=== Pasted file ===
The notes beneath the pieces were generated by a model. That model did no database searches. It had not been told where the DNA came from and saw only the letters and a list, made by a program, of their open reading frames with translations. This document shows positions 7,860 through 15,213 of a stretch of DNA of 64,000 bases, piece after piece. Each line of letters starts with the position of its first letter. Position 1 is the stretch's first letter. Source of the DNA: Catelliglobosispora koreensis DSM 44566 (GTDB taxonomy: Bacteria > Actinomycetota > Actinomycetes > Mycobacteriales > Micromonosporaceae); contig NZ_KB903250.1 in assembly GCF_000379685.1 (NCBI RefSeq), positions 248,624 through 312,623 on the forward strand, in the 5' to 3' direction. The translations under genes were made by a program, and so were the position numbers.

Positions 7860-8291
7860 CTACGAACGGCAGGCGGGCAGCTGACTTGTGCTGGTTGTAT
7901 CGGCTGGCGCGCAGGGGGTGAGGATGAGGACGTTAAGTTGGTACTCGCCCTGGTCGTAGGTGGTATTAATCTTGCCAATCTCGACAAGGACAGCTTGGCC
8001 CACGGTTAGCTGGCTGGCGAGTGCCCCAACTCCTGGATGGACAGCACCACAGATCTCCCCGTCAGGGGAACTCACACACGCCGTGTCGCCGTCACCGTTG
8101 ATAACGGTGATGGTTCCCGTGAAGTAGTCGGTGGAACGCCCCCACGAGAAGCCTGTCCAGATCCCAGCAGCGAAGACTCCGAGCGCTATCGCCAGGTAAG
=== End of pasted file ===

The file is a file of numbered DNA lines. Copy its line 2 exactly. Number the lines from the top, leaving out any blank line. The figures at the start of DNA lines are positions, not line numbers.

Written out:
Positions 7860-8291